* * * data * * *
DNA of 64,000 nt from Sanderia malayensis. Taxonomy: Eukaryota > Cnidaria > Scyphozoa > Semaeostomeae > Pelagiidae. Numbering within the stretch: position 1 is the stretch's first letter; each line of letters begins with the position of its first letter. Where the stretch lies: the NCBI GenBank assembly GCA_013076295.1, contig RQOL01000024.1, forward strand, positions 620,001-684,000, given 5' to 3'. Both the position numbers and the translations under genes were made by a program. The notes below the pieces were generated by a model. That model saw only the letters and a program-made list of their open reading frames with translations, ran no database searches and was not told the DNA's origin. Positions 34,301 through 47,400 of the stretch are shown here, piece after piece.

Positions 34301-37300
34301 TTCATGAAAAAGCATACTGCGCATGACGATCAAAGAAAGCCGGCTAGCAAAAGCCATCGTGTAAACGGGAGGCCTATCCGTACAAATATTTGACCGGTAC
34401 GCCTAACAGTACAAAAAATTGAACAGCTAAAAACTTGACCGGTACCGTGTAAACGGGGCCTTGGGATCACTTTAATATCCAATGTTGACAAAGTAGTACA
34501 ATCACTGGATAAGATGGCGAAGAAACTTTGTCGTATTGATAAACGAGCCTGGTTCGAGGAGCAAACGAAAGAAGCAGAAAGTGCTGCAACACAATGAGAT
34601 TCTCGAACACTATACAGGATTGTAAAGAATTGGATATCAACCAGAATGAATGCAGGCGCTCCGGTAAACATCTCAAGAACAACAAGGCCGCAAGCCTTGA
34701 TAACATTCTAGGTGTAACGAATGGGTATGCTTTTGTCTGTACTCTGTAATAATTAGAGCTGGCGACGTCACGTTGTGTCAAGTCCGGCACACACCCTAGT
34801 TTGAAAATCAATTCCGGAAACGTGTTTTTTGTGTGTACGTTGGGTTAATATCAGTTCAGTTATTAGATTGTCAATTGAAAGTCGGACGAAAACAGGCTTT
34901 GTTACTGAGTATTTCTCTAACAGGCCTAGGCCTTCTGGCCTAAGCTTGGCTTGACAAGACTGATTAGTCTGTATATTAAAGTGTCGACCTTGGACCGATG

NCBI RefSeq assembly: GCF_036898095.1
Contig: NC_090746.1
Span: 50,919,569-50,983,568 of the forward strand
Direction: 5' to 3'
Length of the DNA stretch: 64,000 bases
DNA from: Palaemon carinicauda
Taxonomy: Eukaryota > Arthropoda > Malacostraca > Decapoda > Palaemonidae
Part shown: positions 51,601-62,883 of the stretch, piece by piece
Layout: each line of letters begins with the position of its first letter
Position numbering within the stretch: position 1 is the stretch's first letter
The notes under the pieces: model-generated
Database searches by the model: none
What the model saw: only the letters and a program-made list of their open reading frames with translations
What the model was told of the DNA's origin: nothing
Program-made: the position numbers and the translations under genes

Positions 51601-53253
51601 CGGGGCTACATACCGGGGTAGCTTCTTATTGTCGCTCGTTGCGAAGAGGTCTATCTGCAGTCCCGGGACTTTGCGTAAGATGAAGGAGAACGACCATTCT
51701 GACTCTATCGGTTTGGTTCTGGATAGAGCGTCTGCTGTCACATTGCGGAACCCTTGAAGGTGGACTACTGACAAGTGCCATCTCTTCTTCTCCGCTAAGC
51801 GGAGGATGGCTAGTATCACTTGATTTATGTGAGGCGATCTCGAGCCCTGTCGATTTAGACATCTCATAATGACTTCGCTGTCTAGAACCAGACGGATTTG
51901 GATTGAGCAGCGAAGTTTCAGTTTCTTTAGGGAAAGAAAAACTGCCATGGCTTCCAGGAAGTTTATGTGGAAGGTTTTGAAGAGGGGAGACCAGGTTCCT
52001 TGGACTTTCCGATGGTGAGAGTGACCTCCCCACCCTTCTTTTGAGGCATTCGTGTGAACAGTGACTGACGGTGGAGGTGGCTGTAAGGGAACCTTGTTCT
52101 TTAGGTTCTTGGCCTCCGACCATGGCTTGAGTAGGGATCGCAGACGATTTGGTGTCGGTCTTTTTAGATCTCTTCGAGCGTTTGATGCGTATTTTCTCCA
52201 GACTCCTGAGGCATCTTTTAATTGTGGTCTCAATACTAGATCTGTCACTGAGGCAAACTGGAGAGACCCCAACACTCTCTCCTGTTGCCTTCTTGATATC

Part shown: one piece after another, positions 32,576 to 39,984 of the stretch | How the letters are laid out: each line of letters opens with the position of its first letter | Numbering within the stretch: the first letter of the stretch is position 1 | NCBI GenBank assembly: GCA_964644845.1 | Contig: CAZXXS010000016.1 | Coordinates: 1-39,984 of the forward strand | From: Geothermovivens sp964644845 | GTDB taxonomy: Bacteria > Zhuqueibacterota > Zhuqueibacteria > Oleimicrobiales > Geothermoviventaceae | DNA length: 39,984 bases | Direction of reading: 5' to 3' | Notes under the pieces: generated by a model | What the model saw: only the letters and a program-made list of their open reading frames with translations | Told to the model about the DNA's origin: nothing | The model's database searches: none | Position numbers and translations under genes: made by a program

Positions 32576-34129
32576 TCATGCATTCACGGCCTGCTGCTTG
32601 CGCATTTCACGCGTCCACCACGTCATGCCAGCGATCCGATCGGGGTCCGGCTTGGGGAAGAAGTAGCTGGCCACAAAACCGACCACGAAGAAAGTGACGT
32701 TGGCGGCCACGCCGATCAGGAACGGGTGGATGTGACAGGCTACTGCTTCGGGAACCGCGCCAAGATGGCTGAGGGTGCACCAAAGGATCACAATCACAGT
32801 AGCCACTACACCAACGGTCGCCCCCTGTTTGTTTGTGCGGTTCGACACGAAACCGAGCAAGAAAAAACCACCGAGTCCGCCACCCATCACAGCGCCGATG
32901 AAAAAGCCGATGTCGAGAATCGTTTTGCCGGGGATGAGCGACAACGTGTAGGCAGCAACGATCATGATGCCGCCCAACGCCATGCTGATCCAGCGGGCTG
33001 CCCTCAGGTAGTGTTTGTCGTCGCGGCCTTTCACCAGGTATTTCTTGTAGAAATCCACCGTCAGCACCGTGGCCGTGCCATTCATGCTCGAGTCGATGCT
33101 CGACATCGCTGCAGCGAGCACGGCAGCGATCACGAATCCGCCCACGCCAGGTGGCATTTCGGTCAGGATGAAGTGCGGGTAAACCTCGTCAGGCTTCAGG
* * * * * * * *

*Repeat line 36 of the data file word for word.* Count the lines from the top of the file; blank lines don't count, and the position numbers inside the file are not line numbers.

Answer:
32601 CGCATTTCACGCGTCCACCACGTCATGCCAGCGATCCGATCGGGGTCCGGCTTGGGGAAGAAGTAGCTGGCCACAAAACCGACCACGAAGAAAGTGACGT